Città di Pistoia
The bell tower of the cathedral in Piazza Duomo

Coat of arms

Pistoia within the Province of Pistoia
Location of Pistoia in Italy
Coordinates: 43°56′N 10°55′E / 43.933°N 10.917°E / 43.933; 10.917Coordinates: 43°56′N 10°55′E / 43.933°N 10.917°E / 43.933; 10.917
Country Italy
Region Tuscany
Province Pistoia (PT)
Frazioni see list
  Mayor Alessandro Tomasi
  Total 236.17 km2 (91.19 sq mi)
Elevation 65 m (213 ft)
Population (31 August 2016)
  Total 90,363
  Density 380/km2 (990/sq mi)
Demonym(s) Pistoiesi
Time zone CET (UTC+1)
  Summer (DST) CEST (UTC+2)
Postal code 51100
Dialing code 0573
Patron saint St. Jacopo
Saint day July 25
Website Official website

Pistoia (Italian pronunciation: [piˈstoːja] ( listen)) is a city and comune in the Italian region of Tuscany, the capital of a province of the same name, located about 30 kilometres (19 mi) west and north of Florence and is crossed by the Ombrone Pistoiese, a tributary of the River Arno. It is a typical Italian medieval city, and it attracts many tourists, especially in the summer. The city is famous throughout Europe for its plant nurseries.


Pistoria (in Latin other possible spellings are Pistorium or Pistoriae) was a centre of Gallic, Ligurian and Etruscan settlements before becoming a Roman colony in the 6th century BC, along the important road Via Cassia: in 62 BC the demagogue Catiline and his fellow conspirators were slain nearby. From the 5th century the city was a bishopric, and during the Lombardic kingdom it was a royal city and had several privileges. Pistoia's most splendid age began in 1177 when it proclaimed itself a free commune: in the following years it became an important political centre, erecting walls and several public and religious buildings.

In 1254 the taking of Ghibelline Pistoia by Guelph Florence, was among the origins of the division of the Florentine Guelphs into "Black" and "White" factions. Pistoia remained a Florentine holding except for a brief period in the 14th century, when Castruccio Castracani captured it for Lucca, and was officially annexed to Florence in 1530. During the 14th century Ormanno Tedici was one of the Lords of the city. Dante mentioned in his Divina Commedia the free town of Pistoia as the home town of Vanni Fucci, who is encountered in Inferno tangled up in a knot of snakes while cursing God.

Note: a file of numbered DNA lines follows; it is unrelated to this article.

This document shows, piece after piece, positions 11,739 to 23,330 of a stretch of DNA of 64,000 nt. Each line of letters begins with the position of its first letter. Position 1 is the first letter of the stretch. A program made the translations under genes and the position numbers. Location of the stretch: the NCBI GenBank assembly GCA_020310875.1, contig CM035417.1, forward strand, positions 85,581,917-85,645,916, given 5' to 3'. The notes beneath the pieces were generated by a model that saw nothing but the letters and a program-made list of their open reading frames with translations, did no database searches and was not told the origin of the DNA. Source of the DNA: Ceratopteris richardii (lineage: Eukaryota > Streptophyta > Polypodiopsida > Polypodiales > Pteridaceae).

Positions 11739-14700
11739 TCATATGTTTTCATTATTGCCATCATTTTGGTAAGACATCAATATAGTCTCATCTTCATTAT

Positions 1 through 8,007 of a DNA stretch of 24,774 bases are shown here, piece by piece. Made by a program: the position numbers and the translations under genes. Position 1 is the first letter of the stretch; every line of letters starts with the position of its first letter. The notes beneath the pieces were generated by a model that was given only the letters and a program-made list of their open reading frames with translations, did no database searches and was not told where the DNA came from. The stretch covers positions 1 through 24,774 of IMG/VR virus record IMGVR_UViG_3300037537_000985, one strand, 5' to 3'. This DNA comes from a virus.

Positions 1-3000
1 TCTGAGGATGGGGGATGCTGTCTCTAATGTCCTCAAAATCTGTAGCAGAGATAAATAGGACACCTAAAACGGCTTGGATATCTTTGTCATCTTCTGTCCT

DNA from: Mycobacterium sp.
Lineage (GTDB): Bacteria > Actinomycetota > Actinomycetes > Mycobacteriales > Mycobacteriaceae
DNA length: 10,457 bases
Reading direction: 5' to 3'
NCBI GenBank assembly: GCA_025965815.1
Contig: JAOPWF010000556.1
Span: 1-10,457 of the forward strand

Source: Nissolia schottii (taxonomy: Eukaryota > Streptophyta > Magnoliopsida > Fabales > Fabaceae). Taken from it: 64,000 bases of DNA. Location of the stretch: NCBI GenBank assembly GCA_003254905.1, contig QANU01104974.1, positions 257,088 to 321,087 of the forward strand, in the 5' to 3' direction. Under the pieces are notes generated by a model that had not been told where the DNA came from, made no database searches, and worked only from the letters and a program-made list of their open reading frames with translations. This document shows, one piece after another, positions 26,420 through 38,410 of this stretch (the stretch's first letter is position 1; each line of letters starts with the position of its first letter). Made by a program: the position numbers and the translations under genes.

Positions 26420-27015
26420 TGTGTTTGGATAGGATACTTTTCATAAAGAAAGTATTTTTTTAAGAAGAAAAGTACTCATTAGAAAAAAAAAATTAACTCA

One of the most famous families of the city was that of the Rospigliosi, owners of agricultural estates and wool merchants; the Rospigliosi provided a pope in 1667 with Giulio Rospigliosi, who briefly reigned as Clement IX (1667–69), and gave several cardinals to the church.

In 1786 a famous Jansenist episcopal synod was convened in Pistoia.

According to one theory, Pistoia lent its name to the pistol,[1] which started to be manufactured in Pistoia during the 16th century. But today, it is also notable for the extensive plant nurseries spreading around it. Consequently, Pistoia is also famous for its flower markets, as is the nearby Pescia.


Pistoia borders with the municipalities of Agliana, Alto Reno Terme, Cantagallo, Lizzano in Belvedere , Marliana, Montale, Quarrata, Sambuca Pistoiese, San Marcello Piteglio and Serravalle Pistoiese.[2]

Frazioni (Districts)

Sant'Alessio in Bigiano
Badia a Pacciana
Villa di Baggio
San Biagio
Bottegone 6.000
Castagno di Piteccio
Le Grazie
Chiesina Montalese
Corsini Bianchi
Corsini Neri
San Felice
Le Fornaci
Casa Nuove di Masiano
San Mommè 177
San Pierino Casa al Vescovo
Pracchia 268
San Rocco
Villanova di Valdibrana


Although not visited as much as other cities in Tuscany, Pistoia presents a well-preserved and charming medieval city inside the old walls.

Piazza del Duomo

The large Piazza del Duomo, dominated by the cathedral, is lined with other medieval buildings, such as the Palazzo del Comune and the Palazzo del Podestà: it is the setting (in July) of the Giostra dell'Orso ("Bear Joust"), when the best horsemen of the city's traditional quarters tilt with lances at a target held up by a dummy shaped like a bear.

The original Cathedral of San Zeno (5th century) burned down in 1108, but was rebuilt during the 12th century, and received incremental improvements until the 17th century. The façade has a prominent Romanesque style, while the interior received heavy Baroque additions which were removed during the 1960s. Its outstanding feature is the Altar of St James, an exemplar of the silversmith's craft begun in 1287 but not finished until the 15th century. Its various sections contain 628 figures, the total weighing nearly a ton. The Romanesque belfry, standing at some 67 metres (220 ft), was erected over an ancient Lombard tower.